A few years ago, myself and some other writers contributed to a book called HOT MESS, and the only one of us to tackle the idea of water issues looked at it from a perspective of a drowning Venice – in other words, a place where too much water was the problem, rather than too little.

California is in the third year of a drought, folks. And I’m not talking LA or SF or any of the other major metropolitain centers, though they’ve certainly had their share of gross weather. I’m talking about families that can’t take a shit without filling their toilet with a bucket, first.

I grew up on the Great Lakes, so my water anxiety has always been about how the lakes might be exploited by people who had less access to water, and what that might mean for the Great Lakes region. I’d read about places like Las Vegas, or other Southwestern cities, and wonder why someone “out there” might think they had a right to go somewhere so inhospitable, create a city that needed more water than they had, and then turn around and deplete the resources of another part of the country just to sustain their unsustainable consumption.

Of course, now I realize this could be argued for almost any natural resource in almost any region on earth (Oil? Food? Lumber? Fish? Natural gas?) and more importantly, I realize it doesn’t really matter. I read this piece about water last week. Does it matter that the mother the article talks about asked her kids to take shorter showers? Does it matter that they didn’t?

Not really.

There’s nothing – I mean, NOTHING – that I know to suggest that might help the current situation in California. But my friend, who runs a farm, who’s had a couple bad years and whose situation could get a whole lot worse if the drought doesn’t break, asked that I pray, dance or write in hopes of getting them more water. I don’t pray, and my back situation is still too tenuous for me to be much of a dancer for social justice.

So I’ll write for water.

Between writing this blog and posting it, courts in Detroit ruled that residents there have no human right to free water. While I recognize that water access in cities must be paid for, willfully depriving human beings of a substance that is literally necessary to life seems to be a cruel solution that has no place in a country that professes to be concerned with human rights. Shutting off efficient delivery of water to individuals does not seem to me to be a reasonable reaction to individuals’ inability to pay for it.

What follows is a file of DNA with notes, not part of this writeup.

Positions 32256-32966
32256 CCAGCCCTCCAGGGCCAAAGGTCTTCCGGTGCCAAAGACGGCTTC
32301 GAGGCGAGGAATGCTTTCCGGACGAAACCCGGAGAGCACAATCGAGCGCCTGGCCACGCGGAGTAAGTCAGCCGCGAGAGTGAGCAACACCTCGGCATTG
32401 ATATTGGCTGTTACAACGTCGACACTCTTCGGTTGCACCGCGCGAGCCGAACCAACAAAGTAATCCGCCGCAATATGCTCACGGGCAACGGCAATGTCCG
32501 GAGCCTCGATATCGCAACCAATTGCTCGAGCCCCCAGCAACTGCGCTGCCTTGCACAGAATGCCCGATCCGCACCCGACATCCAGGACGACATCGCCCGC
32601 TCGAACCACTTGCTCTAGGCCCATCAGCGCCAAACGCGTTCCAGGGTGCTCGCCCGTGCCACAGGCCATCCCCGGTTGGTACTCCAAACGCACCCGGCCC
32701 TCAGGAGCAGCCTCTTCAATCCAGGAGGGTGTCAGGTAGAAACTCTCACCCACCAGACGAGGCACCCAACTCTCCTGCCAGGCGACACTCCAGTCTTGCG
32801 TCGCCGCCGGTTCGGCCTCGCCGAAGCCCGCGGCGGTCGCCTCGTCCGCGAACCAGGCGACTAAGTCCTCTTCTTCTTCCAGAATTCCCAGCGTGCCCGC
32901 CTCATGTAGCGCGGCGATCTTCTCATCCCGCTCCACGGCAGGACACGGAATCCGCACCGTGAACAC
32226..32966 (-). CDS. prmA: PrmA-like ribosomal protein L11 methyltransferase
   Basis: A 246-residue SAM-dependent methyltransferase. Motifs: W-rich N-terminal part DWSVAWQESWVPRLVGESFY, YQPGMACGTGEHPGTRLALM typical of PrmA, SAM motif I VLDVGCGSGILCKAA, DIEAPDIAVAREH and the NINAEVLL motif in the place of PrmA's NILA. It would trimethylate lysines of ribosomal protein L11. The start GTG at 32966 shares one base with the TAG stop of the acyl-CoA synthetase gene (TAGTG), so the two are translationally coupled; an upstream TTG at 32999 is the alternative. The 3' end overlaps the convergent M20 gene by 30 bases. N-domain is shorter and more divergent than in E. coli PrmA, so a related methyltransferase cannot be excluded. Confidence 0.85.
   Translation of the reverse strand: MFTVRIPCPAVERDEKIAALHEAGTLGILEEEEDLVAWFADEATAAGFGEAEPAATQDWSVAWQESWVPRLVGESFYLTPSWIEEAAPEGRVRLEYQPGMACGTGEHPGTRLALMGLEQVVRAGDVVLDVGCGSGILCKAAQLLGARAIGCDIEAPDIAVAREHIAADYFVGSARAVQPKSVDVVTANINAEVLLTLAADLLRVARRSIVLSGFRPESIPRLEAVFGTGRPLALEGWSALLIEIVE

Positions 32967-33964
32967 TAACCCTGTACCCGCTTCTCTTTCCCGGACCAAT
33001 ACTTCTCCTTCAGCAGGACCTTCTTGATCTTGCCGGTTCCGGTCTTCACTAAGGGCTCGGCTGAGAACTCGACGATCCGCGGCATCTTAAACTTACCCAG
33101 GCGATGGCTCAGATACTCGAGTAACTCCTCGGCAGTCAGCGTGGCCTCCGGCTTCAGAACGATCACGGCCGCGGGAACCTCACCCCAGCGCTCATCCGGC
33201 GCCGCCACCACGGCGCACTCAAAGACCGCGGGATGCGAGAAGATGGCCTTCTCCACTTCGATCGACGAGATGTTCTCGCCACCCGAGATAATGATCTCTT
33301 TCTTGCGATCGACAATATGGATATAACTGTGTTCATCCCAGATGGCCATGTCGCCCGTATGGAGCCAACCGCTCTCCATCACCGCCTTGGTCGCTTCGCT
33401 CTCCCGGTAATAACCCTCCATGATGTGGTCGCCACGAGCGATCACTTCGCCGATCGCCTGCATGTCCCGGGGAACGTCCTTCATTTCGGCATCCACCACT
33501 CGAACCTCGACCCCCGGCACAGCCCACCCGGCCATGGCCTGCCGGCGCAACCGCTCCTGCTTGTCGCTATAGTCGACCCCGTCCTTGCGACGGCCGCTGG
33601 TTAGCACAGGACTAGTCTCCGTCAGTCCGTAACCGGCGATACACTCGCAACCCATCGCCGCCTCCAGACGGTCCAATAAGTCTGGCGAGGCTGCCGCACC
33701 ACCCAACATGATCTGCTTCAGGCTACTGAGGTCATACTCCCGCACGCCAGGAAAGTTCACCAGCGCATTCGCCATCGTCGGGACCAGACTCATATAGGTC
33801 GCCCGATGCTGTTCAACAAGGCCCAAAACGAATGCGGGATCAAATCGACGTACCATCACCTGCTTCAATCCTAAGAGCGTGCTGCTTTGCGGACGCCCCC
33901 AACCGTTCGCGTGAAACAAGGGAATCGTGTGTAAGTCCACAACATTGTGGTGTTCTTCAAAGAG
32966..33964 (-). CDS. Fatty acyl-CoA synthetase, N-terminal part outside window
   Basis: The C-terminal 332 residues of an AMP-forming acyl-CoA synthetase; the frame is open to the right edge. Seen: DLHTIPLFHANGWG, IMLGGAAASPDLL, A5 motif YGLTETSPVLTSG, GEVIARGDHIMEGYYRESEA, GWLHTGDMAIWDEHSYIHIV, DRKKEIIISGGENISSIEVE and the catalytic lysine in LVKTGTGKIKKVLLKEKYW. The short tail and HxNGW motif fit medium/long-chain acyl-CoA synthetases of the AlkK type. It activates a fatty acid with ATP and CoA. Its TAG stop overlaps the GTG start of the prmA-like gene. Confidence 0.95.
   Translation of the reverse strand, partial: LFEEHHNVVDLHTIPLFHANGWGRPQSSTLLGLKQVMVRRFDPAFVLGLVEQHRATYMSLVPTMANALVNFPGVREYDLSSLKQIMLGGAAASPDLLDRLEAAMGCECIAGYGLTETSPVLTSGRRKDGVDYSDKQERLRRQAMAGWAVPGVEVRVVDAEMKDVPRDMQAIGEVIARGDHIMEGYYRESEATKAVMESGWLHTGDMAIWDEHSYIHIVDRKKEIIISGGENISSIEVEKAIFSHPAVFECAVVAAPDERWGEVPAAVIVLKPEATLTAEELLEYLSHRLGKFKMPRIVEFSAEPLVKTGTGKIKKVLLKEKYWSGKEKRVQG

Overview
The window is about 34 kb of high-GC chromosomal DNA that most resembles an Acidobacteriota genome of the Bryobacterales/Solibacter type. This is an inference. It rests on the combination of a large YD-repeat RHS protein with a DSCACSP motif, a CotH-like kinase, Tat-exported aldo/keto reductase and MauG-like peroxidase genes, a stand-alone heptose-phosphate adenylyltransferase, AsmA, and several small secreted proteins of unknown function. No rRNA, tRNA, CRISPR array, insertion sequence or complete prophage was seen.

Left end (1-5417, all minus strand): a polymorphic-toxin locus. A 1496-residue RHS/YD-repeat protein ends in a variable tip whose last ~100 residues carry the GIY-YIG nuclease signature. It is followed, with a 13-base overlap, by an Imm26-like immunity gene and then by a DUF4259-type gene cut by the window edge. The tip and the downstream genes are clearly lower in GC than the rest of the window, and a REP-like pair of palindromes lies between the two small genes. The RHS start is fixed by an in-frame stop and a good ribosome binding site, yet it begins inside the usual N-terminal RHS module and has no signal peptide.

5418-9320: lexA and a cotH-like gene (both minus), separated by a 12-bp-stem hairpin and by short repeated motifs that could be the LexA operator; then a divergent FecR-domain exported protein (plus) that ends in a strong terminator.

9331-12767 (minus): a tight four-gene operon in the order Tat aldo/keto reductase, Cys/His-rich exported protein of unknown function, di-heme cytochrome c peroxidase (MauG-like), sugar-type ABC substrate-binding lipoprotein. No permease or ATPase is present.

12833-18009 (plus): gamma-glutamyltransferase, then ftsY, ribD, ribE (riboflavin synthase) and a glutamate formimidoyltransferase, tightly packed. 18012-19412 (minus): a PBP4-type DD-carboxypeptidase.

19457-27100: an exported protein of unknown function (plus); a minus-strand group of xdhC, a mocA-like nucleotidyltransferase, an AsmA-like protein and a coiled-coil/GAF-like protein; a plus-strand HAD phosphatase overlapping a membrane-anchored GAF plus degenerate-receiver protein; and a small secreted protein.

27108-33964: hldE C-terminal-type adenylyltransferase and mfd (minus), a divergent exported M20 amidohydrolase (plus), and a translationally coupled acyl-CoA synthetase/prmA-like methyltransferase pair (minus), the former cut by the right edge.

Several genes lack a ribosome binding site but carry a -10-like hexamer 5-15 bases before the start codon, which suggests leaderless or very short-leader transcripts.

SHORT FRICTIONS, Coming Up Shortly!

A robot I met some time ago, on the Upper East Side. Not in any of my stories. But doesn't he look dapper?

A robot I met some time ago, on the Upper East Side. Not in any of my stories. But doesn’t he look dapper?

For the last month or so, I’ve been receiving helpful comments from wonderful people who’ve taken time out of their lives to prepare for advance reviewing of SHORT FRICTIONS – my upcoming collection of short stories. Their assistance has been invaluable, and the book you’ll eventually read has already been made leagues better thanks to their thoughts and comments.

So when do you get to check out this fabulous new collection of stories about vampires, robots, evil corporations and more?

One thing’s for sure: it won’t be long, now!

I’ve met with the designer – the stylish Sarah Hartley (who was responsible for the gorgeous cover of HOT MESS) and she’s working on some frankly brilliant ideas for the SHORT FRICTIONS cover. I hope you’ll like it. I know I love what she’s thought up so far.

I really can’t wait to share this collection of shorts – and a play! – with all of you. Most have been written in the last few years, with one outlier that dates back to my college days. Some, you may have seen in other places in the past. Others are fresh and new and clean and excited to be allowed out into the world.

The e-version will likely debut in August on several platforms, shortly ahead of the print one, and don’t worry – I’ll keep you updated. Just enter your info into the subscription widget – upper right hand side of this blog entry to make sure you don’t miss the new release. Or give me your email address (I’ll never sell or share it), below: